I've remarked before on the decline of Christian influence and of traditional ideas about morality in American culture, but since my last column on this subject I've encountered more evidence.
In the May 6 online edition of the New York Times, contributing op-ed writer Thomas B. Edsall wrote about a fascinating statistical comparison he'd undertaken.
Rioting in Baltimore had led conservatives to argue that the city's social unrest stemmed from a failure of liberalism and Democratic politics, Edsall said.
Intrigued, he hit on the novel idea of comparing conditions in Baltimore to those in Muskogee, Okla., a largely Republican, Bible-Belt city memorialized in Merle Haggard's classic 1969 anthem, Okie from Muskogee.
Never miss a local story.
Remember that song? For those who weren't around, here are sample lyrics:
"I'm proud to be an Okie from Muskogee, a place where even squares can have a ball. We still wave Old Glory down at the courthouse, and white lightning's still the biggest thrill of all."
Folks didn't smoke marijuana in Muskogee, Merle proclaimed. They didn't take their trips on LSD.
As for sexual tenets, Muskogee-ites didn't make a party out of loving: "We like holding hands and pitching woo."
Well, today, friendly Muskogee couples evidently hold more than hands. In 2013, nearly half the births to whites in Muskogee were to unwed mothers.
That's notable, because a nationwide increase in out-of-wedlock births often is portrayed as a problem among poor blacks in inner cities.
Also, Muskogee, population 38,000, is ravaged by methamphetamine abuse, has nine drug treatment centers and logs drug arrests by the hundreds.
Expanding his search, Edsall discovered that in 2010, nine U.S. states recorded white teenage pregnancy rates at least 10 percentage points higher than the national average for whites: Oklahoma, West Virginia, Arkansas, South Carolina, Alabama, Mississippi, Tennessee, Louisiana and Kentucky.
All nine states voted for Republican Mitt Romney in the 2012 presidential election. In eight of those states, the biggest religious group was the conservative, evangelical Southern Baptist Convention.
There's much more in his lengthy article. It includes unsettling heartland statistics concerning poverty and cohabitation outside marriage, for instance.
This line caught my attention: "Conservative religions have proved powerless to halt unwed motherhood, cohabitation and other trends that defy traditional morality."
You might say, even the Bible Belt doesn't care much about the Bible anymore.
In fact, these same social trends now extend not only across the United States, Edsall said, but across much of the world. More on that in a moment.
Meanwhile, the Pew Research Center issued a new report about religion in America, based on 2014 data. (In an earlier column, I had cited older Pew numbers.)
As reported by Nate Cohn in the New York Times online on May 12, Pew found "the Christian share of the population has been declining for decades, but the pace rivals or even exceeds that of the country's most significant demographic trends, like the growing Hispanic population. It is not confined to the coasts, the cities, the young or the other liberal and more secular groups where one might expect it, either."
Simultaneously, the ranks of Americans claiming no religious affiliation are swelling. "Nones," as they're called, number 56 million, or 23 percent of adults. That's up from 36 million and 16 percent in 2007, roughly a 50 percent increase.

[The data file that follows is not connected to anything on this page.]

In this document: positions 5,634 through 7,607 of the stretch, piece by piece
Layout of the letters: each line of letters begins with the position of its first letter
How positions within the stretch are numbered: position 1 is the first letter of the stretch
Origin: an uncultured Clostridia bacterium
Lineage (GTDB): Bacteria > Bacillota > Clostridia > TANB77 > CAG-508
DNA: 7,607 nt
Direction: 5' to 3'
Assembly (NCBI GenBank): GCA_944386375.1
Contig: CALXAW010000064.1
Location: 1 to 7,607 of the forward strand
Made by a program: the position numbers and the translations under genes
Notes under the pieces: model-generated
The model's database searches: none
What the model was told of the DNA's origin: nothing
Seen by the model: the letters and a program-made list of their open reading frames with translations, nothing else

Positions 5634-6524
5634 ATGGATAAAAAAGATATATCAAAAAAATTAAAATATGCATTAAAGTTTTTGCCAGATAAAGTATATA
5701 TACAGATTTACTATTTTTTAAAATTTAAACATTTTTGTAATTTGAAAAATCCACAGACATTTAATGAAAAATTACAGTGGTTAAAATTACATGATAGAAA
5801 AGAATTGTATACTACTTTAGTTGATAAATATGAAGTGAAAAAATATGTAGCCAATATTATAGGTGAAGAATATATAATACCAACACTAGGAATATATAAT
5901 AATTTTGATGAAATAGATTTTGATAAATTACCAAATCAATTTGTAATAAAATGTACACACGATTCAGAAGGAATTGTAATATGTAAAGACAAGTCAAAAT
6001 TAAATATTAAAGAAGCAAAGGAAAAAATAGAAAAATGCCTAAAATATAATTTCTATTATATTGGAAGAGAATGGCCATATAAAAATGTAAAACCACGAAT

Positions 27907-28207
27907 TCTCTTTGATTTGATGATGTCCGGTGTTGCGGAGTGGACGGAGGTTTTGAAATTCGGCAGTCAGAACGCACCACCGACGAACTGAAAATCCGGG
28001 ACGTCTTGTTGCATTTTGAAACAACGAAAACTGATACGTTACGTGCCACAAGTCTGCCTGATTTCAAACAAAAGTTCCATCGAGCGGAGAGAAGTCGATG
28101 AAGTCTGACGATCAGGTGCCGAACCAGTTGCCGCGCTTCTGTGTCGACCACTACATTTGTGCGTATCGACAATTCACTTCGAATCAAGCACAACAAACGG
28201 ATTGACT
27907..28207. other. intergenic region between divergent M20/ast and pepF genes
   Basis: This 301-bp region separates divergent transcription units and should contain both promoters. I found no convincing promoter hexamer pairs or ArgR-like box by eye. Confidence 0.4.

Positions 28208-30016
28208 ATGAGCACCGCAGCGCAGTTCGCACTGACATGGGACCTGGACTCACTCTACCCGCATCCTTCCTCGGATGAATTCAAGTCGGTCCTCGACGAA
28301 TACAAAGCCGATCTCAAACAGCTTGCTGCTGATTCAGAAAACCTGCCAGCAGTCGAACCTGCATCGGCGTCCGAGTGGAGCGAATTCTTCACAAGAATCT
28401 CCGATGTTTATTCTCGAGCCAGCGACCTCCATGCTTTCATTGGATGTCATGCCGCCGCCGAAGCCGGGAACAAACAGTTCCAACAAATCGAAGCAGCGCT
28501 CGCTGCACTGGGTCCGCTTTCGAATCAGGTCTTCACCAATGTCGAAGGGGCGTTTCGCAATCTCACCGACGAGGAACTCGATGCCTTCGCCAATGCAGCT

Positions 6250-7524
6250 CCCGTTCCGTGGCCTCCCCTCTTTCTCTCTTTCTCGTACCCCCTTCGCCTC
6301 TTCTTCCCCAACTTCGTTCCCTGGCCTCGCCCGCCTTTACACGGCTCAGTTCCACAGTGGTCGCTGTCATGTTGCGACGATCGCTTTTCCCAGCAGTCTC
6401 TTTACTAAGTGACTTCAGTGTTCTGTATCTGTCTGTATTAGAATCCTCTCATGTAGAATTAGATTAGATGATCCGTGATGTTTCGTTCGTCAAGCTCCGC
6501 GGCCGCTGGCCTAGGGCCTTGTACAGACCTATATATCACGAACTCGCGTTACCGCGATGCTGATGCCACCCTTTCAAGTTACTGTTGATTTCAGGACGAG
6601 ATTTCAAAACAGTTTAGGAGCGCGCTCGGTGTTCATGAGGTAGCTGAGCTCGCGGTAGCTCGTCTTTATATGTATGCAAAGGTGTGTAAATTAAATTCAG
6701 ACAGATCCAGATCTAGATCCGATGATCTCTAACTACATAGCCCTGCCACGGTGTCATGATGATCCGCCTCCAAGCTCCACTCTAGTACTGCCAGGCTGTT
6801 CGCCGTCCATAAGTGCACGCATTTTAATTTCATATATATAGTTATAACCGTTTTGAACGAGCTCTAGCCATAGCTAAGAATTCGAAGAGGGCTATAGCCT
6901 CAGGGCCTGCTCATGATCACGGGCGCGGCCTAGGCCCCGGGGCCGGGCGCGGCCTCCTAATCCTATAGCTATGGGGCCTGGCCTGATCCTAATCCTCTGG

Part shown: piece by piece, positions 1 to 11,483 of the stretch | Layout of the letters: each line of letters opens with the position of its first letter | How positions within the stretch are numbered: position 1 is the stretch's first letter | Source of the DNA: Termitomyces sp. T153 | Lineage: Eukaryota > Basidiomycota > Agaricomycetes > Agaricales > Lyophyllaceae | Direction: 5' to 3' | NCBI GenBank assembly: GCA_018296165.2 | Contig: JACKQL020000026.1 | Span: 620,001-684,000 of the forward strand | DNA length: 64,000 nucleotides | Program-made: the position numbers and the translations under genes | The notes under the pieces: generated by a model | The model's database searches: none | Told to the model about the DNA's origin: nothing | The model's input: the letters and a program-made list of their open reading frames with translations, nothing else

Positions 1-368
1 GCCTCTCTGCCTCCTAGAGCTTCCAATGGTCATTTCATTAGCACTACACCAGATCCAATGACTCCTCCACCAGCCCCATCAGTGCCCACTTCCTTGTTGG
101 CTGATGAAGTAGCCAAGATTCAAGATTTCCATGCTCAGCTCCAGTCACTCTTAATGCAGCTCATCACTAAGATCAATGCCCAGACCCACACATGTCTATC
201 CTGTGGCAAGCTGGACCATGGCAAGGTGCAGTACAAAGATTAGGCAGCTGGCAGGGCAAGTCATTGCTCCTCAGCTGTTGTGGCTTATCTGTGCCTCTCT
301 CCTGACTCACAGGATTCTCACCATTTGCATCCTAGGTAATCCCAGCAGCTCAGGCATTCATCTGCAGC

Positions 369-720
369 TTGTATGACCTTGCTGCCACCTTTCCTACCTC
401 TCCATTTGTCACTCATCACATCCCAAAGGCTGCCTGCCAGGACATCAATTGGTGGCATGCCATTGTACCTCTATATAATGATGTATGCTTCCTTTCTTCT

You might ask why all this is happening, why Christianity and its traditional moral codes increasingly seem irrelevant to greater swaths of people.
I've been asking myself that. I'm not a social scientist or even a theologian, but here are what I suspect might be four contributing factors to religion's loss of influence:
1) The Second Demographic Transition. I'd never heard of this until I read Edsall's op-ed. It's a global phenomenon, apparently well-known among demographers.
"Regions as diverse as Europe, Japan, South America, Canada and the United States are undergoing a profound shift in fertility, reproductive attitudes and behavior," Edsall wrote. "The changes include rejection of premarital virginity, social acceptance of single parenting, and the replacement of values stressing family obligation with values stressing personal autonomy."
Around the world, a Belgian demographer told Edsall, old moral controls have weakened and behavior previously thought to be immoral is now destigmatized.
I'd like to know more about how this transition is affecting faith on other continents and within other religions, as well as here at home.
2) The explosion of the Internet. It's no coincidence that millennials, who appear to be leading the rejection of traditional religion, also are the most plugged in. The Internet offers an endless variety of alternative spiritual systems and debunkers and philosophical niches and just information in general. Christianity faces more competition than it once did.
3) Aggressive evangelism by atheists. A small subset of nones, sometimes called the New Atheists, are battling religion in the marketplace of ideas, competing for converts, lampooning belief, making atheism acceptable — and have been pretty effective.
4) The widespread perception that Christianity and Republican politics are synonyms. Scroll through readers' comments below online articles that mention faith. You'll typically find numerous comments from people who assume all Christians are ultra-conservatives. It's the same with the emails I receive from my columns. The strident mingling of church and politics has turned off many folks.
There probably are other factors in this social sea change.
I'd be interested to hear your theories.